The Aliens Are Coming!

Science has shown it's no longer a question of "do aliens exist?" but rather "when will we contact them?"


| December 2017


The Aliens Are Coming!: The Extraordinary Science Behind Our Search for Life in the Universe (The Experiment, 2016) by Ben Miller is a refreshenigly clear, hugely entertaining guide to the search for alien life. Ben Miller-Cambridge-trained quantum physicist, bestselling science writer, and popular comedic actor-looks everywhere for insight, from the Big Bang's sea of energy that somehow became living matter, to the equations that tell us Earth is not so rare, to the clues bacteria hold to how life started. 

WE COME IN PEACE

On August 25, 2012, the first of our ships reached interstellar space. It was unmanned. Launched three and a half decades earlier, it had skirted Jupiter and Saturn, and was now heading out of the solar system toward Camelopardalis, a little-known constellation close to the Big Dipper. Although clear of the solar wind, it was not quite out of reach of the sun’s gravity, nor would it be for a further thirty millennia. By then it would finally have traversed what is known as the Oort Cloud, a thick outer shell of icy rubble that encases our home star and its eight planets like the flesh around a peach stone. At that point it would be nearly a light-year out. Forget the galaxy; even the solar system is unimaginably large.

The ship’s name was Voyager 1, and on board was a message from the people of Earth, encoded on what became known as the “Golden Record.” This gold-plated phonographic disc, curated by the distinguished American cosmologist Carl Sagan, spoke on behalf of all humanity. It began with a recorded message from the Secretary-General of the United Nations, Kurt Waldheim. Reading haltingly, with a strong Austrian accent, he made the following statement:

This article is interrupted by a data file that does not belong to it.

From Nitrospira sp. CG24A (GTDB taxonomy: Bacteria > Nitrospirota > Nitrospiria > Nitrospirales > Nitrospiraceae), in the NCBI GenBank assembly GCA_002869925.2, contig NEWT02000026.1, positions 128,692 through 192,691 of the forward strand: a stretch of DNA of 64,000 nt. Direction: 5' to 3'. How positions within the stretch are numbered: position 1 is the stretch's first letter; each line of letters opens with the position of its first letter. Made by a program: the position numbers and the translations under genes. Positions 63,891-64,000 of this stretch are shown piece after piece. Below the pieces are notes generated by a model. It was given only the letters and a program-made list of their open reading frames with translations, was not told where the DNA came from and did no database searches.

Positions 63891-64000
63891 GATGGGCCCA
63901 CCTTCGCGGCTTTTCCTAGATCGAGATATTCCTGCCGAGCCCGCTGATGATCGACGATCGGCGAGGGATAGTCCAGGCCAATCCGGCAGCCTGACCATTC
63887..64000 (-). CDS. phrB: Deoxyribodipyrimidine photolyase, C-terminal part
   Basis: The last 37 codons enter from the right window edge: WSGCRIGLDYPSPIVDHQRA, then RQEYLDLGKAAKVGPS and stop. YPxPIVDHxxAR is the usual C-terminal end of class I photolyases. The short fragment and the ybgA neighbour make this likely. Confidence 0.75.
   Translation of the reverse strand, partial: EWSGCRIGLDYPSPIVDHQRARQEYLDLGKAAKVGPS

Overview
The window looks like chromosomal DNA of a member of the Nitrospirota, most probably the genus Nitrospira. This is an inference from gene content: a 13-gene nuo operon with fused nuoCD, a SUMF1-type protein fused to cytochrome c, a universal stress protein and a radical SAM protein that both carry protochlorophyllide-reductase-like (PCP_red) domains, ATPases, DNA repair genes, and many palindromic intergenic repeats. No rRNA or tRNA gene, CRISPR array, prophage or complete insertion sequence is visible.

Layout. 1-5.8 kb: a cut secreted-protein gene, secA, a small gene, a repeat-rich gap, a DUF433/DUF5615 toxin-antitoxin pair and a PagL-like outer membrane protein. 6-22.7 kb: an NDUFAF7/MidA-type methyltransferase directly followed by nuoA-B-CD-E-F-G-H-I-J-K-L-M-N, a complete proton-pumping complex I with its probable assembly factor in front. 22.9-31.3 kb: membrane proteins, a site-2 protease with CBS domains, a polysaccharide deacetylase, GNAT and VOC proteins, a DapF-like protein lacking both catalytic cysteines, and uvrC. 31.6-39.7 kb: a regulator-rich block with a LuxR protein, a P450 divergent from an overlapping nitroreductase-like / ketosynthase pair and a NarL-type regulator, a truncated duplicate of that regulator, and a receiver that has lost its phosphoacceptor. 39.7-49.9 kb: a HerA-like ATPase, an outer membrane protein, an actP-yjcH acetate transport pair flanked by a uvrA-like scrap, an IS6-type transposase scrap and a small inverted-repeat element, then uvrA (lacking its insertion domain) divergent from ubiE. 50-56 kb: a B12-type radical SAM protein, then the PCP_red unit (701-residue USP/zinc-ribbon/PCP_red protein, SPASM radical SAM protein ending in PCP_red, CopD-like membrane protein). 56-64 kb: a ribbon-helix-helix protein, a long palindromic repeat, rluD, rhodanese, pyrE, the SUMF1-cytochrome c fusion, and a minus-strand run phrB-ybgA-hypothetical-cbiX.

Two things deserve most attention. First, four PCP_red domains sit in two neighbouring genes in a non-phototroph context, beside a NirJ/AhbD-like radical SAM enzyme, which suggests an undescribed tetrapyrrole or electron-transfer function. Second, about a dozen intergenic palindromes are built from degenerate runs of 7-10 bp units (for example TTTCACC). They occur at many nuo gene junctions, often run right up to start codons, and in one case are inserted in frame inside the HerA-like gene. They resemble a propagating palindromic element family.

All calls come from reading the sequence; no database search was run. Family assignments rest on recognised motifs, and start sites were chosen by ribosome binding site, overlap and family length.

I send greetings on behalf of the people of our planet. We step out of our solar system into the universe seeking only peace and friendship: to teach if we are called upon; to be taught if we are fortunate. We know full well that our planet and all its inhabitants are but a small part of this immense universe that surrounds us and it is with humility and hope that we take this step.



After this greeting came a choir of voices speaking in fifty-five languages:* everything from Akkadian, the language of ancient Sumer, to Wu, the contemporary Chinese dialect spoken around Shanghai. Some, such as the Japanese, appeared shy: “Hello, how are you?” Others were more forthcoming, such as the Amoy of southeastern China, who offered: “Friends of space, how are you all? Have you eaten yet? Come visit us if you have time.” The speaker of Ancient Greek, on the other hand, issued a barely concealed threat: “Greetings to you all, whoever you are. We come in friendship . . . to those who are friends.”

These Greetings of Earth were accompanied by twenty-odd Sounds of Earth, among them echoing footsteps, hard rain, and a handsaw cutting fresh wood. Over one hundred Scenes of Earth showed images such as a hand being x-rayed, the chemical structure of DNA, and a man and a pregnant woman in silhouette. And, finally, there was the Music of Earth, with over twenty of humanity’s nest recordings, including the first movement of Beethoven’s Fifth, Bach’s Well-Tempered Clavier, and “Johnny B. Goode” performed by Chuck Berry.














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